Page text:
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Inquiry based learning is not utilized as much as it could be.Inquiry on a small scale means that students choose a direction for the learning. They can make decisions about what topic is to be learned, how the analysis should be done, or what next steps would be. For biotechnology classes, there are a few organizations that have written curriculum that can stand on its own, but with a little bit of tweaking, it can serve as a foundation for inquiry labs. An advantage to using curriculum that has been created outside of your classroom is that it has been trial tested and many complications have been worked out. For example, both BABEC and BioRad have GMO PCR labs that work just fine if you follow them as they are written. They involve equipment and computer analysis so technology is automatically built into the labs. As the teacher gets to know the curriculum better, she can use it more liberally to allow students the freedom to do some inquiry based learning. The expectation is that students will be more comfortable with current laboratory techniques and how to analyze data they create in labs. http://www.babec.org/?q=node/6http://www.dnalc.org/resources/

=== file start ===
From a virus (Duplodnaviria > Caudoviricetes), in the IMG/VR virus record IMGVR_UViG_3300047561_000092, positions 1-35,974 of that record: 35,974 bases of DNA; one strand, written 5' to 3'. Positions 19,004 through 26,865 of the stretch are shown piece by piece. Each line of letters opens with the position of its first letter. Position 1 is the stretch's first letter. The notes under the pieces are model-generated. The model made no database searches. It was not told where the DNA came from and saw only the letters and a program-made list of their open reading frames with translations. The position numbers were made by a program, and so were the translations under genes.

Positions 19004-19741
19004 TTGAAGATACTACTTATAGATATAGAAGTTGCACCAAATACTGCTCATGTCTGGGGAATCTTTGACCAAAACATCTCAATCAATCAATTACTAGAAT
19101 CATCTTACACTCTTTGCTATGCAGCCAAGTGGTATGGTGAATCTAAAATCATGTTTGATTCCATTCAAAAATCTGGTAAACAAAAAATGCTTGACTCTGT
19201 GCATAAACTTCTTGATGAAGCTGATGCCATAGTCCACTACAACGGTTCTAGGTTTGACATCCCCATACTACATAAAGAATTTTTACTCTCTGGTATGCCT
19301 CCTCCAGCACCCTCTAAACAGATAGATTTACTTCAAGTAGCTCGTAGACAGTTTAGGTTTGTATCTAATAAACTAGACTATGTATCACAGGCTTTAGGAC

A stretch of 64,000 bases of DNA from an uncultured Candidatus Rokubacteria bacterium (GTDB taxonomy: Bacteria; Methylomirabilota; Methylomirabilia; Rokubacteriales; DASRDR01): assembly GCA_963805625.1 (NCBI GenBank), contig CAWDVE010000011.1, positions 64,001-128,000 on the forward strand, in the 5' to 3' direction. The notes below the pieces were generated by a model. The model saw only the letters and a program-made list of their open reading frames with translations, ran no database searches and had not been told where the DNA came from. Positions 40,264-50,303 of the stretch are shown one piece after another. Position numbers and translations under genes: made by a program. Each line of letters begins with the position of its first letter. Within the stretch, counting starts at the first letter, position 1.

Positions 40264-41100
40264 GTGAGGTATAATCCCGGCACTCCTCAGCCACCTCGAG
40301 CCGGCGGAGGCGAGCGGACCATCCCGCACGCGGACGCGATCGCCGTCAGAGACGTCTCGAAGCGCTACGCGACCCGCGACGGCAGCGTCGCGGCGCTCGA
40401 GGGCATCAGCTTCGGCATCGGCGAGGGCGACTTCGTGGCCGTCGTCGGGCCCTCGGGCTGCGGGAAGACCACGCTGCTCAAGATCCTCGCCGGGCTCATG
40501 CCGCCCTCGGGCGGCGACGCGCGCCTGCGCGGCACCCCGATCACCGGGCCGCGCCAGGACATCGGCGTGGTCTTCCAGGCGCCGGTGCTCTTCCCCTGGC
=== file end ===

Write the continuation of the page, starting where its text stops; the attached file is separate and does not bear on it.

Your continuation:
http://www.bio-rad.com/en-us/category/pcr-amplification-kits
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Student work is not celebrated as much as it could be.Online forums such as KidBlog or other places students can make a showcase of their work.
Prezi can provide spreadsheet like presentations, as can Google docs presentations.
Pinterest allows students to curate images that focus on a topic.
Free technology, relatively intuitive to figure out, easy to access.Students can take pride in their digital accomplishments. Parents can see the connections students are making with the content. I set up a section in KidBlog for the 542 Project Based Learning class. Hopefully that link will be present, even if it is not active. I also created a KidBlog space when I worked for a virtual company so that student work could be displayed. Unfortunately I am having difficulty accessing that class so I can't make it available at the moment.http://kidblog.org/ProjectBL/
http://prezi.com/prezi-for-education/https://www.pinterest.com/http://kidblog.org/MsGetzsClasses/